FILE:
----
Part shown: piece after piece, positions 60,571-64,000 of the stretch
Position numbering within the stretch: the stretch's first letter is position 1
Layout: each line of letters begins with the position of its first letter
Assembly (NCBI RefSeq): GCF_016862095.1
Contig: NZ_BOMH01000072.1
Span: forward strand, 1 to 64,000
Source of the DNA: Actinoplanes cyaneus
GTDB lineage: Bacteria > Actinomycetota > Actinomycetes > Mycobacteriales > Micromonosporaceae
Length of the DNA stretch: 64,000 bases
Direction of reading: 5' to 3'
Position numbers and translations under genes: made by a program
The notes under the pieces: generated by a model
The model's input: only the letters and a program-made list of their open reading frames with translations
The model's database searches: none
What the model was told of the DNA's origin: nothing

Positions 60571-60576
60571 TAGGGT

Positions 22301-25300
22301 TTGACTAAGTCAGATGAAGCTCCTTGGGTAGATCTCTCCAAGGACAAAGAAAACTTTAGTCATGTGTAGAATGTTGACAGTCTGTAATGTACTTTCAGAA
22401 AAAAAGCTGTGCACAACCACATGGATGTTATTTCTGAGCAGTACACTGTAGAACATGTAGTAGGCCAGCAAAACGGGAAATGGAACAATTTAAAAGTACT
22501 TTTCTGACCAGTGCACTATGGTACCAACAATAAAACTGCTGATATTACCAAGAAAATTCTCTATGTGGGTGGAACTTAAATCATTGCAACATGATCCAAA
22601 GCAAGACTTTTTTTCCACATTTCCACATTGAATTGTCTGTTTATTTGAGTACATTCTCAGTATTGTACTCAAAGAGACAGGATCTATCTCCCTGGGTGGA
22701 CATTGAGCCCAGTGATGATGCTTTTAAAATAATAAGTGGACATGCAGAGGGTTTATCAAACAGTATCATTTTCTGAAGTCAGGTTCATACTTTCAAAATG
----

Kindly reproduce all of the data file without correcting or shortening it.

Part shown: piece after piece, positions 60,571-64,000 of the stretch
Position numbering within the stretch: the stretch's first letter is position 1
Layout: each line of letters begins with the position of its first letter
Assembly (NCBI RefSeq): GCF_016862095.1
Contig: NZ_BOMH01000072.1
Span: forward strand, 1 to 64,000
Source of the DNA: Actinoplanes cyaneus
GTDB lineage: Bacteria > Actinomycetota > Actinomycetes > Mycobacteriales > Micromonosporaceae
Length of the DNA stretch: 64,000 bases
Direction of reading: 5' to 3'
Position numbers and translations under genes: made by a program
The notes under the pieces: generated by a model
The model's input: only the letters and a program-made list of their open reading frames with translations
The model's database searches: none
What the model was told of the DNA's origin: nothing

Positions 60571-60576
60571 TAGGGT

Positions 22301-25300
22301 TTGACTAAGTCAGATGAAGCTCCTTGGGTAGATCTCTCCAAGGACAAAGAAAACTTTAGTCATGTGTAGAATGTTGACAGTCTGTAATGTACTTTCAGAA
22401 AAAAAGCTGTGCACAACCACATGGATGTTATTTCTGAGCAGTACACTGTAGAACATGTAGTAGGCCAGCAAAACGGGAAATGGAACAATTTAAAAGTACT
22501 TTTCTGACCAGTGCACTATGGTACCAACAATAAAACTGCTGATATTACCAAGAAAATTCTCTATGTGGGTGGAACTTAAATCATTGCAACATGATCCAAA
22601 GCAAGACTTTTTTTCCACATTTCCACATTGAATTGTCTGTTTATTTGAGTACATTCTCAGTATTGTACTCAAAGAGACAGGATCTATCTCCCTGGGTGGA
22701 CATTGAGCCCAGTGATGATGCTTTTAAAATAATAAGTGGACATGCAGAGGGTTTATCAAACAGTATCATTTTCTGAAGTCAGGTTCATACTTTCAAAATG